ZAKA, which is known for recovering bodies in Israel after terrorist attacks, is using its expertise in New Orleans. Volunteers are traveling the flooded city by boat, finding and evacuating bodies. Already, ZAKA has reportedly found the bodies of two Jews.

Chabad teams are also in the area, assisting with the evacuation. Chabad rescue teams have already rescued 35 individuals, mostly elderly. The teams are equipped with satellite radios and phones, chainsaws and axes. Chabad is also planning to deploy yeshiva students to visit communities in southern Mississippi.

Families are contacting local Chabad centers to try and locate family members that may still be in New Orleans. Yesterday, a Chabad team got into the house of Rabbi Rivkin in New Orleans to procure his list of Jewish households in the area.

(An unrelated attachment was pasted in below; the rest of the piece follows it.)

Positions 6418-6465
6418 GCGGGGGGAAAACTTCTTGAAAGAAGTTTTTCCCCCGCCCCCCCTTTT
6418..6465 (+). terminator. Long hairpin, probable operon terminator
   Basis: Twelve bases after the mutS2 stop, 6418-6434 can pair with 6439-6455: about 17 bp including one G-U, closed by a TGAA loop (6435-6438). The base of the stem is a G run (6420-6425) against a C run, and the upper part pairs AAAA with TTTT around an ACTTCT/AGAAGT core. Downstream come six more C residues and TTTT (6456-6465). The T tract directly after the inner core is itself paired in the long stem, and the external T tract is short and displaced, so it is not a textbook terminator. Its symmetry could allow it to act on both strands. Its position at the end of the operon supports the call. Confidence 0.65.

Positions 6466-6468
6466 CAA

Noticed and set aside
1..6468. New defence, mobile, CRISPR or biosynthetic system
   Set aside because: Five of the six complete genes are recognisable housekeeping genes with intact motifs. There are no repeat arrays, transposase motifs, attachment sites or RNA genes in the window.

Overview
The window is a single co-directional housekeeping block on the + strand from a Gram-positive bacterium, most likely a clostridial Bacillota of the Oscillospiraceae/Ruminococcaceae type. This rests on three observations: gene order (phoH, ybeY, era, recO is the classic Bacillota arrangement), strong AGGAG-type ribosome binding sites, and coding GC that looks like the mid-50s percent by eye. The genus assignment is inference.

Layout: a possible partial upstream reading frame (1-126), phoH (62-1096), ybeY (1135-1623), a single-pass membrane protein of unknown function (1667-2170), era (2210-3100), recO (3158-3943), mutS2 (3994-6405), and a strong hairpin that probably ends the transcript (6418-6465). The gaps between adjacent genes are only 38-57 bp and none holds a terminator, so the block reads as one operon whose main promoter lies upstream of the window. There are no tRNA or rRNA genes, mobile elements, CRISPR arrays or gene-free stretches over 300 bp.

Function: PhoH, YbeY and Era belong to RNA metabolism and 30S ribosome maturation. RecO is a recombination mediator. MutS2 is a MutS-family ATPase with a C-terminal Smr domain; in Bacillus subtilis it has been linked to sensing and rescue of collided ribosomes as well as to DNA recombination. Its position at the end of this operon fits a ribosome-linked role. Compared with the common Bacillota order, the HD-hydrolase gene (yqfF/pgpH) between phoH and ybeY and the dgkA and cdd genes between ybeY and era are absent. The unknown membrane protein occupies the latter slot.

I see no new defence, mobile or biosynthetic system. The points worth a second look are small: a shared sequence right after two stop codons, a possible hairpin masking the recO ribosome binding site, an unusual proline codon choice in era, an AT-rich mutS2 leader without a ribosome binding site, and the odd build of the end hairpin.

Chabad is also formulating post-recovery plans for Jewish communities that are hosting large numbers of evacuees from the New Orleans Jewish community.

The Birmingham Jewish Federation reports that several Jewish Family Services from across the country have offered to send volunteers to help provide counseling and support services. The Federation issued an initial grant of $25,000 to Collat Jewish Family Services to begin funding the agency's activities. Michelle Bearman-Wolnek has been hired as disaster relief coordinator for CJFS.

The Federation and CJFS took part in a meeting of over 50 Birmingham agencies at United Way headquarters, coordinating response services.

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